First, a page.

Zoo raises questions
By By Terry Cassreino / assistant managing editor
April 21, 2002
Here's the plan: Visitors will stop by Lauderdale County's new recreation center to picnic, play ball and visit a zoo complete with ducks, chickens, goats, a rabbit and a pony.
Original plans called for a petting zoo. Now, though, it will simply be a small zoo with farm animals that visitors will be able to view, observing their behavior and watching how they interact.
And when the people are finished, some may wonder how in the world members of the Lauderdale County Board of Supervisors could justify funding such a project especially given the millions of dollars of other, more pressing county needs.
Consider this: Lauderdale County supervisors earlier this year wanted to establish a $5 million line of credit with the state. They would then borrow against the line of credit to help fund a list of long-needed projects.
Among the projects were $240,000 in elevator repairs at the county courthouse, $1.9 million for road equipment, $2.25 million for a juvenile detention center expansion and $3.5 million for road work.
Plans went awry when a group of county residents, wary of supervisors' spending habits, launched a petition drive to put the line of credit issue to a countywide vote.
When the residents presented their signed petitions to supervisors, the board abruptly dumped the line of credit proposal and, in turn, effectively put the long-needed projects in limbo.
Now, fast-forward to last week's board of supervisors meeting. Supervisors said nothing about the elevator repairs, the road equipment, the juvenile detention center or the road work.
But they did talk about the zoo. They hired Henry Stringfellow to work about 20 hours a week at $8 an hour, presumably to care for the zoo's ducks, chickens, goats, rabbit and pony.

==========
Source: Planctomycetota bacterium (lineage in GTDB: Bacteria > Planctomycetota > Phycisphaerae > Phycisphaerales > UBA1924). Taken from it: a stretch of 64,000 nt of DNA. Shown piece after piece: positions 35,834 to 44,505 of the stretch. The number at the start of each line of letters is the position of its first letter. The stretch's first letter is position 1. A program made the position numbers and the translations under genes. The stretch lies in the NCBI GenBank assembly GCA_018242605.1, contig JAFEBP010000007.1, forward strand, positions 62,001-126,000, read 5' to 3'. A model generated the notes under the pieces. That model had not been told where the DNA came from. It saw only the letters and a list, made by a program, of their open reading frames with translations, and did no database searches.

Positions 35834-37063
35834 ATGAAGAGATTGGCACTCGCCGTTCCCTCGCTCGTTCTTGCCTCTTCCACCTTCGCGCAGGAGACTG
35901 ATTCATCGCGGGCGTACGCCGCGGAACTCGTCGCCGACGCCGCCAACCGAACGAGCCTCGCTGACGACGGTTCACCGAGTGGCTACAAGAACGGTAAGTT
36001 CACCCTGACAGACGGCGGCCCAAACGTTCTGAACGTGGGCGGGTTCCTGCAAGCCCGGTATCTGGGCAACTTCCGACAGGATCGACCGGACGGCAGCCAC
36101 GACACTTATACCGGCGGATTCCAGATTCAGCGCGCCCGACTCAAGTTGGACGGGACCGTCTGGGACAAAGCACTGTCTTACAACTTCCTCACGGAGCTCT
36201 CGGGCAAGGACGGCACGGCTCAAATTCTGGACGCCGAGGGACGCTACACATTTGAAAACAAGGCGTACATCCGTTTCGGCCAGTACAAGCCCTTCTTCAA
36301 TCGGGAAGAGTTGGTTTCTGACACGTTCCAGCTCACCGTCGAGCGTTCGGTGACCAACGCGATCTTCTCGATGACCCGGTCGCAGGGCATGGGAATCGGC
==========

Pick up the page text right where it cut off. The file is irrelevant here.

Then, minutes later, came the kicker: Supervisors hired a full-time and a part-time sheriff's deputy to work at the Lauderdale County jail. And they decided to pay them $7.54 an hour each.
That angered deputies and sent the county into damage control.
County administrator Rex Hiatt later pointed out that the deputies will receive more than $6,000 a year in such benefits as health insurance and vacation. The zoo worker won't get any of that.
That may be true, but it doesn't erase the fact that deputies who care for violent and dangerous inmates will be paid less than a zoo worker who cares for ducks, chickens, goats, a rabbit and a pony.
And it says nothing about the millions of dollars in other county needs.
Barbour visits Meridian
Republican Haley Barbour, a possible gubernatorial candidate next year, makes an important two-day stop in Meridian this week attending a fund-raiser Monday night and speaking to a civic club Tuesday.
His visit comes about two weeks after one by Democratic state Attorney General Mike Moore the man who said he could whip Barbour in the November 2003 gubernatorial election.
A lot of things have to take place between now and then, including decisions from both men about whether they plan to seek the state's chief executive job now held by Democrat Ronnie Musgrove.
But one thing's certain: Many top Republicans view Barbour, the former chairman of the Republican National Committee, as the GOP's best shot at regaining the governor's office.